This one actually allows you to use all gift funds to purchase the home if it’s a single-family unit. You can contribute any amount you choose, down to zero dollars. But if you’re purchasing a multi-family unit, you must contribute 5% of the down payment if you’re paying less than 20% down payment on the property in total. If you’re paying over that it’s treated like a single-family unit and you don’t have to contribute anything.

Secondary Residences

Basically this mirrors the multi-family unit rules. You only have to contribute 5% if you’re putting less than 20% down on the home. If you’re paying over 20% for a down payment, you can use 100% gift funds.

Investment Property

No gift funds can be used for the down payment of an investment property.

timing is everything

When money has been in your account for over 60 days, it’s normally considered secure by lenders. So by that rule, you’ll want to make sure your large gift amount has been in your account for at least 2 months before you apply for a loan to help make the underwriting process easier.

Lenders will be less suspicious of funds that have been in your account for two months, so make sure you time your mortgage application appropriately.

gift letter template

You might be provided with a gift letter template from your lender, but if they don’t here is our sample template you can use:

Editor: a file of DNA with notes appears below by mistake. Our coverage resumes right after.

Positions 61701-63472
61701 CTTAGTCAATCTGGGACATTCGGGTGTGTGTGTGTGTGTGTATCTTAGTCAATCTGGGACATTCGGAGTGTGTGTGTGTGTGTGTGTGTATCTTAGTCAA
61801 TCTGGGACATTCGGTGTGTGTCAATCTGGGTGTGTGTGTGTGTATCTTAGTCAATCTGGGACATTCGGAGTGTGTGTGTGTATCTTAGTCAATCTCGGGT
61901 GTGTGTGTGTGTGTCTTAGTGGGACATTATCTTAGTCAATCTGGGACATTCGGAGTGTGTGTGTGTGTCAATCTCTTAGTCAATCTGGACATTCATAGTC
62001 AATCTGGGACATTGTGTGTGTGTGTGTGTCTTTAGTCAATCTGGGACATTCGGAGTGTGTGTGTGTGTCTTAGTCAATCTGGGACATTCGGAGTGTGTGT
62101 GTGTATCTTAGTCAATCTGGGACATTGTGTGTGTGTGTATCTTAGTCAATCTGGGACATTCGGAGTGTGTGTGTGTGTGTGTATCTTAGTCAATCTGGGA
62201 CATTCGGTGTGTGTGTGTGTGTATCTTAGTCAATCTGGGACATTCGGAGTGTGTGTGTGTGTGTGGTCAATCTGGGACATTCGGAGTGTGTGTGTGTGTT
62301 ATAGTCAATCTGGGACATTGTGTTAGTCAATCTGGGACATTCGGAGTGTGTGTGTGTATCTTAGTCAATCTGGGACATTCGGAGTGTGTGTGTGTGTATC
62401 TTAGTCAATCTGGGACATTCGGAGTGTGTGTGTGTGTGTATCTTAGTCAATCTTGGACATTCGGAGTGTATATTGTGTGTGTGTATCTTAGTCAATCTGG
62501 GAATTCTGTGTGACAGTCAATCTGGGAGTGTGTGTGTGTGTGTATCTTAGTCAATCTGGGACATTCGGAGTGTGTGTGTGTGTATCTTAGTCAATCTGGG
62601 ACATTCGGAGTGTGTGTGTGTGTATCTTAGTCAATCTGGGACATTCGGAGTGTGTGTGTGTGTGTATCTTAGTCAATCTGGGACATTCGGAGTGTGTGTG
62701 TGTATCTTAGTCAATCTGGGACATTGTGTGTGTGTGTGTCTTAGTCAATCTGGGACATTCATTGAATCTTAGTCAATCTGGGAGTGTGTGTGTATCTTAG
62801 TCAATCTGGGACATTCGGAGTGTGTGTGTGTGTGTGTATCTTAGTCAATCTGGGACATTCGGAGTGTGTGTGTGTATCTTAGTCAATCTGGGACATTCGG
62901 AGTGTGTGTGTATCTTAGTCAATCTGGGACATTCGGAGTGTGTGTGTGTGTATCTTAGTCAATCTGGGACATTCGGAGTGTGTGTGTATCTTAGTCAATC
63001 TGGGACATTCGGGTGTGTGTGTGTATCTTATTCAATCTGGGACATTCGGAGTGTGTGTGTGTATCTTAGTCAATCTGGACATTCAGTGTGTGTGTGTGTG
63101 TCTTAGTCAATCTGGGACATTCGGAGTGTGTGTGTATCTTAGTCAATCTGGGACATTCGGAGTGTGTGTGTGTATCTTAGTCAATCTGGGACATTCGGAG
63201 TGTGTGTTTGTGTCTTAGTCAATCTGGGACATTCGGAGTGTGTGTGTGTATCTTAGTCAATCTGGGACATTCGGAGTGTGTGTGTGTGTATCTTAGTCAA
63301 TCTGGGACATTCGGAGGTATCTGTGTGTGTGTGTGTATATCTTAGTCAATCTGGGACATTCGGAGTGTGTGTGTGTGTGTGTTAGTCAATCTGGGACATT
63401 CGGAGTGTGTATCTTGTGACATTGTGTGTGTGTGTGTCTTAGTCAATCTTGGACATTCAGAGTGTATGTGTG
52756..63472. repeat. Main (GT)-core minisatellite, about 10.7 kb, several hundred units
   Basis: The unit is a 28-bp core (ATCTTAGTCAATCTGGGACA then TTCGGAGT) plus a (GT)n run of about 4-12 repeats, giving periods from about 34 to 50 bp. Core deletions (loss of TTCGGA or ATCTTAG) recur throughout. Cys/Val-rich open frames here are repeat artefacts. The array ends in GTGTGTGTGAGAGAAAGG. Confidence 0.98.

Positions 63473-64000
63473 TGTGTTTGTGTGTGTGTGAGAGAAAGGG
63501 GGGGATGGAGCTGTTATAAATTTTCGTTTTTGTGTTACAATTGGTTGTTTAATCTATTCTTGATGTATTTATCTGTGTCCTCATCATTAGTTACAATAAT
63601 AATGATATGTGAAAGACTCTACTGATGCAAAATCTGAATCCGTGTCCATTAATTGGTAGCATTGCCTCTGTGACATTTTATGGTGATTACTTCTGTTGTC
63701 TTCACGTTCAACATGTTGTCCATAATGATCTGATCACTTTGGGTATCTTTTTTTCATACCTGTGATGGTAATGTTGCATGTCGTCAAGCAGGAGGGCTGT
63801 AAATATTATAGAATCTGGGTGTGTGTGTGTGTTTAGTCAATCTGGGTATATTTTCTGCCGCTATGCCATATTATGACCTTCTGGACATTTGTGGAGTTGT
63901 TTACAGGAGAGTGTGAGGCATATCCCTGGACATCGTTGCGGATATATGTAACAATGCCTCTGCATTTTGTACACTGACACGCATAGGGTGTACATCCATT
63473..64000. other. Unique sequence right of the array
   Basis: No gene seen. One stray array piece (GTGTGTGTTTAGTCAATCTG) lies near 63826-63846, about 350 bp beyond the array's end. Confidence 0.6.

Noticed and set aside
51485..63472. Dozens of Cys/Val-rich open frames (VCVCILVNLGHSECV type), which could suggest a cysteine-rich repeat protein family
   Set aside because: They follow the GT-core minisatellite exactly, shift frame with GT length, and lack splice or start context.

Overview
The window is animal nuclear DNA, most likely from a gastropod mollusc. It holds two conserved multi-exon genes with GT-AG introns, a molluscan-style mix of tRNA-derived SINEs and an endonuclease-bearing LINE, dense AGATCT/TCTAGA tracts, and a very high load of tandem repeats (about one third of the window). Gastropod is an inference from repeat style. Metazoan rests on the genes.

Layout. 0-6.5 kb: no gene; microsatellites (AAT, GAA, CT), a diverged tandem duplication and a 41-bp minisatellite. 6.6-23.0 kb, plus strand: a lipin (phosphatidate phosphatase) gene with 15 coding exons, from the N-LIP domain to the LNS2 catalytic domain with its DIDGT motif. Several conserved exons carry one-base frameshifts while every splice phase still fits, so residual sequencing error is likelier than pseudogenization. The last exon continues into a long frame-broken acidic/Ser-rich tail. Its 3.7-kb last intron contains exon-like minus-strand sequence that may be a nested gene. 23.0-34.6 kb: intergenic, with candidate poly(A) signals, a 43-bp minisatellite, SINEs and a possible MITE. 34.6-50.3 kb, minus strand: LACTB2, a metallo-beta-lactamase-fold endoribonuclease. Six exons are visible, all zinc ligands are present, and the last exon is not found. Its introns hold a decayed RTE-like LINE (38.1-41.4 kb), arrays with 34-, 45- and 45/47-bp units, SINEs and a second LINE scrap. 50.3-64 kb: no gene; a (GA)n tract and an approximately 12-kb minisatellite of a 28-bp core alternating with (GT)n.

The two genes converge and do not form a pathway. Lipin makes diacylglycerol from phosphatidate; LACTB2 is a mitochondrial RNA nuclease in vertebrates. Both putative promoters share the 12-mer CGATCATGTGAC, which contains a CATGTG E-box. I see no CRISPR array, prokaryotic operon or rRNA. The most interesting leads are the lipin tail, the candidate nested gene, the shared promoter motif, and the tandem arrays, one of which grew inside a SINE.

To: [name and address of bank or lender]

I/We [name of gift-giver(s)] intend to make a GIFT of $ [dollar amount of gift] to [name(s) of recipient(s)] , my/our [relationship, such as son or daughter], to be applied toward the purchase of property located at: [address of the house you’re buying, if known] .

There is no repayment expected or implied in this gift, either in the form of cash or by future services, and no lien will be filed by me/us against the property.

The SOURCE of this GIFT is: [describe the investment, bank, or other account the gift is coming from] .

Signature of Donor(s): _____________________________

Print or Type Name of Donor(s):

Address of Donor(s): Street, City, State, Zip:

Telephone Number(s) of Donor(s):

Email Address of Donor(s):


in conclusion

Gift funds can be a great thing when they come from the appropriate party and are timed correctly. There’s no limit to the amount of money you can receive as a gift for a down payment, but you may need to contribute some of your own money depending on the property type. Keep in mind you’ll likely need a gift letter from your donor to ensure your lender accepts the gift funds.

If you have any questions regarding gift funds, feel free to give us a call and one of our knowledgeable mortgage experts will be happy to answer your question or give you a rate quote.